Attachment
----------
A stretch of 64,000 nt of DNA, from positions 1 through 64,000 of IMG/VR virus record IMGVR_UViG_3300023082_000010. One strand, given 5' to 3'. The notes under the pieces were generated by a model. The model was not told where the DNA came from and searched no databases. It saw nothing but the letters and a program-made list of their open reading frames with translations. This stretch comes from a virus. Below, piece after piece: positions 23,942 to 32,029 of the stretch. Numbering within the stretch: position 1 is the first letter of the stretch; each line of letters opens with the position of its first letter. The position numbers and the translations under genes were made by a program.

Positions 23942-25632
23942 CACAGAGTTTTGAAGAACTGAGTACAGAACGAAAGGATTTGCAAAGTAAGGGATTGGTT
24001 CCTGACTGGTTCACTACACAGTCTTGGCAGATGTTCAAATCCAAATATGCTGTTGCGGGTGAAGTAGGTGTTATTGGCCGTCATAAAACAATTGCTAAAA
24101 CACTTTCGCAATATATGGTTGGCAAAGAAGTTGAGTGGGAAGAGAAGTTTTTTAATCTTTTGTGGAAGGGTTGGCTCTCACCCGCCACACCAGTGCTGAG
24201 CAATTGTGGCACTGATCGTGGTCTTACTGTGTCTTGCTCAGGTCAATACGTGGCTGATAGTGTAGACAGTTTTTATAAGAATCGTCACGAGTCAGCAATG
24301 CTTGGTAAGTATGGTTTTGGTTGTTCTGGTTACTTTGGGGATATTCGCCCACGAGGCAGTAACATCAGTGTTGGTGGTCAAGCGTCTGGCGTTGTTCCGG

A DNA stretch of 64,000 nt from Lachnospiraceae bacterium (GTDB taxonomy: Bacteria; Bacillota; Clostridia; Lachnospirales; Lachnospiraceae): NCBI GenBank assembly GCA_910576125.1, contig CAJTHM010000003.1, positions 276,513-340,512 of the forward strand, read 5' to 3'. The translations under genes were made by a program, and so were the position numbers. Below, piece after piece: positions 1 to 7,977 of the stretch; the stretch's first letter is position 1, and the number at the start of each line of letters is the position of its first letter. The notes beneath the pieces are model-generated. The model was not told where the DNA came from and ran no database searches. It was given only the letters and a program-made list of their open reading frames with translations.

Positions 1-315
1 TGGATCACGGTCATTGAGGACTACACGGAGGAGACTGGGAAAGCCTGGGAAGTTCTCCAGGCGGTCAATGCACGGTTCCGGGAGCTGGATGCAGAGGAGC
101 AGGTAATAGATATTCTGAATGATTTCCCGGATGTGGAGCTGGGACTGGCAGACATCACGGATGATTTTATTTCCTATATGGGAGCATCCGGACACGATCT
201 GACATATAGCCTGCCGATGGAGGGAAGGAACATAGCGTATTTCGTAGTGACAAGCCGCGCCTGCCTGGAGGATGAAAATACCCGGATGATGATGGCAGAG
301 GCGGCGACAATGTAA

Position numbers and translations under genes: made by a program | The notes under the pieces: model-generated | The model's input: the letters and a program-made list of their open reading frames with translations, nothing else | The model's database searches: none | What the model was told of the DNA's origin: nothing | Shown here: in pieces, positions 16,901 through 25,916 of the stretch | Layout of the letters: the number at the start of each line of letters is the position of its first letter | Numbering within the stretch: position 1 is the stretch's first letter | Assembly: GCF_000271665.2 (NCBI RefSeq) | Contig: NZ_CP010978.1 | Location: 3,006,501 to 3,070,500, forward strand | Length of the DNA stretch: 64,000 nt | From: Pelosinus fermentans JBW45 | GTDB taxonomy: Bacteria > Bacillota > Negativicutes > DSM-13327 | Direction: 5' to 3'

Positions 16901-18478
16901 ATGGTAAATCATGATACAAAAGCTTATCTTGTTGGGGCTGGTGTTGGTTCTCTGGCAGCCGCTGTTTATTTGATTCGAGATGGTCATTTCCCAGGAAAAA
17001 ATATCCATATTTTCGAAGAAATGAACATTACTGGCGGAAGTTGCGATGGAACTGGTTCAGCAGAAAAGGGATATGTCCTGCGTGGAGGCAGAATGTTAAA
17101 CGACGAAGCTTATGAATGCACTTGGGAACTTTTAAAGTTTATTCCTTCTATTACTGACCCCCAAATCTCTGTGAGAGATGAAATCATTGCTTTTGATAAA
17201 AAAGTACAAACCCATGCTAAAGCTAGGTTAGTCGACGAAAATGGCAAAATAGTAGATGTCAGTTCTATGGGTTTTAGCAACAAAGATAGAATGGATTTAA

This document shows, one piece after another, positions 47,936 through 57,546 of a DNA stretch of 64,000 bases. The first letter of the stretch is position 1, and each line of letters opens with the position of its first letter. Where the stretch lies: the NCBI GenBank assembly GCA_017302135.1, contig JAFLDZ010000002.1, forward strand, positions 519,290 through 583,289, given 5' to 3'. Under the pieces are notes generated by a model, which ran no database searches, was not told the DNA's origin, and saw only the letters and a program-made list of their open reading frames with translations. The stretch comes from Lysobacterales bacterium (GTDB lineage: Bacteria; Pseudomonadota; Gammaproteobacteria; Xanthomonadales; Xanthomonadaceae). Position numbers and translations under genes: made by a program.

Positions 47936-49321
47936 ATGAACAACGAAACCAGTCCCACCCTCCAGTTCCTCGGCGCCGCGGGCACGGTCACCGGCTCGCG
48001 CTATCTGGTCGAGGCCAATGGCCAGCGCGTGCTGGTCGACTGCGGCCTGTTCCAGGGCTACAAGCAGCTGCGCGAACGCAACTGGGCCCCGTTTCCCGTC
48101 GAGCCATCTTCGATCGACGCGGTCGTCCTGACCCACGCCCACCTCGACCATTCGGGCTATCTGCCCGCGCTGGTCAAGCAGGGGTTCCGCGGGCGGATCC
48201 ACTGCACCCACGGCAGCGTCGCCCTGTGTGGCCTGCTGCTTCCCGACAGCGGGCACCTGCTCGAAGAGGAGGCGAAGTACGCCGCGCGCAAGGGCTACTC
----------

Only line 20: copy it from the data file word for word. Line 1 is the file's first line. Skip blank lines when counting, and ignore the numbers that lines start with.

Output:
This document shows, one piece after another, positions 47,936 through 57,546 of a DNA stretch of 64,000 bases. The first letter of the stretch is position 1, and each line of letters opens with the position of its first letter. Where the stretch lies: the NCBI GenBank assembly GCA_017302135.1, contig JAFLDZ010000002.1, forward strand, positions 519,290 through 583,289, given 5' to 3'. Under the pieces are notes generated by a model, which ran no database searches, was not told the DNA's origin, and saw only the letters and a program-made list of their open reading frames with translations. The stretch comes from Lysobacterales bacterium (GTDB lineage: Bacteria; Pseudomonadota; Gammaproteobacteria; Xanthomonadales; Xanthomonadaceae). Position numbers and translations under genes: made by a program.